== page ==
Monday, 11 February 2013

Mardi Gras: Shrove Tuesday in the Big Easy

Drape your fences with gold, green and purple beads and turn the music up loud: Mardi Gras is coming.

Mardi Gras is coming!

I’m attached to the churches of Fulbourn and the Wilbrahams as part of my training at Ridley Hall for ministry in the Church of England, and as part of that training, I spent 5 weeks of the summer with a parish in New Orleans.

The reputation of the city – "the Big Easy" – includes the riotous parades of Mardi Gras – what we’d call Shrove Tuesday. Costumes, masks, beads flying through the air, rich food and plenty to drink. The city is marked all year round – beads hang from gates, telephone cables and trees along the streets, and next door to one house I stayed in, neighbours housed a giant carnival horse.

beads on telegraph lines

So, New Orleans has a reputation as a partying town – great food, GREAT music, festivals, and beauty. It celebrates this reputation and it needs it – its economy is built on tourism.

But this doesn’t actually make it a happy city, as such. This is a city with high levels of poverty and the highest murder rate in the country. Seven years after Hurricane Katrina, the city is still marked by the disaster, psychologically and physically.

monument to the recently killed

The music which New Orleans is famous for is a response to challenge, struggle and oppression. Jazz was birthed as slaves met on a Sunday in Congo Square, and their drums came into contact with brass instruments and marching bands. Mardi Gras Indian ‘tribes’ and groups that lead ‘second line’ parades often grew out of social support clubs, coming together out of poverty, need, and mutual support. Jazz funerals – dancing in the face of death and sadness – perhaps epitomise this.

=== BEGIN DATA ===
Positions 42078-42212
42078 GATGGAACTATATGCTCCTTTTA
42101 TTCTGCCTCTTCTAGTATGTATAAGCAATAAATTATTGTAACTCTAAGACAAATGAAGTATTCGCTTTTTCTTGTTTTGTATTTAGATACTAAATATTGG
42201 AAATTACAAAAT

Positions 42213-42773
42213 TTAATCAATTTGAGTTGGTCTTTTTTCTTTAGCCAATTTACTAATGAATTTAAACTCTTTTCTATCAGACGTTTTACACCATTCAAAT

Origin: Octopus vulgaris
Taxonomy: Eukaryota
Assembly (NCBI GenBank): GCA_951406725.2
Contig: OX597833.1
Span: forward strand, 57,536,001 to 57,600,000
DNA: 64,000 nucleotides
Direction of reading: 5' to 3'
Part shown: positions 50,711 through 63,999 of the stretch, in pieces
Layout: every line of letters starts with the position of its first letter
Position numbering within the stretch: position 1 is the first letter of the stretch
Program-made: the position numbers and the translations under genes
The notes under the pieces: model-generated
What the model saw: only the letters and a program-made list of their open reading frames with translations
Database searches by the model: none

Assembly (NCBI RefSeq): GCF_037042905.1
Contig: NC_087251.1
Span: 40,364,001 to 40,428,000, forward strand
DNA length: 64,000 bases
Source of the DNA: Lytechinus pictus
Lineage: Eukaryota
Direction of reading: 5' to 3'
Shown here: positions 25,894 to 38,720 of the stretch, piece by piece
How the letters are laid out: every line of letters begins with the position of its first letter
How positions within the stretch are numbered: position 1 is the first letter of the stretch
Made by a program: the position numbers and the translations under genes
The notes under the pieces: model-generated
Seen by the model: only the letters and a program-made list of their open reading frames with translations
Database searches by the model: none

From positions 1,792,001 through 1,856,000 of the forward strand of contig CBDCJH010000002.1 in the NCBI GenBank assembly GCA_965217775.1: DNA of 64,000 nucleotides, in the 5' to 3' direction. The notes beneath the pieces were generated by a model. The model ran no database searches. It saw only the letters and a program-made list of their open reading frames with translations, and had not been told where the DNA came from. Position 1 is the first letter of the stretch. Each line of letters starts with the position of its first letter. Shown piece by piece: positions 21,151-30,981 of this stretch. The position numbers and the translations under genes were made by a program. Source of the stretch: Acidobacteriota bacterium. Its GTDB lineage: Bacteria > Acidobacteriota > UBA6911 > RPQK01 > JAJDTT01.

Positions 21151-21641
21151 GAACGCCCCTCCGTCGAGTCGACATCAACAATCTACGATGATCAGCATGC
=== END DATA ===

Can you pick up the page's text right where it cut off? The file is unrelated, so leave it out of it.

a jazz funeral

This grittiness, in many ways, is what makes New Orleans a compelling and wonderful place to be. I wrote this in my blog:

being aware of injustices and brokennesses – in a way, I think this is part of the fullness - the abundance – of life which is promised us in Christ. Jesus says in John 10.10: "The thief comes only to steal and kill and destroy; I have come that they may have life, and have it to the full". Life without at least an awareness of the rough stuff – how can that be full? I don’t say that, however, without the sure and certain hope – in fact, having seen it – that that same Christ works as a healer for that broken-ness and gives us His spirit to address that injustice.

On reflection, my 40 days in New Orleans was a sort of Lent in itself. I gave up familiarity – and in return, I gained the joy of noticing. In an unfamiliar place, I looked for God and found him. Even – perhaps particularly – in the sadness and difficulty of the city.

If being a stranger in a strange land gave me eyes to look out for God and a hunger to meet him, that’s something I’ll be looking to recreate here in Cambridgeshire this Lent. And if that means I have to wear gold, green and purple beads as I eat my Mardi Gras – Shrove Tuesday pancakes – well, so be it.

This was the Editorial for the February edition of The Mill.

Jenny Dawkins
Former Ordinand, St Vigor's

Read more about Jenny's placement in New Orleans on the Wolfson College Cambridge website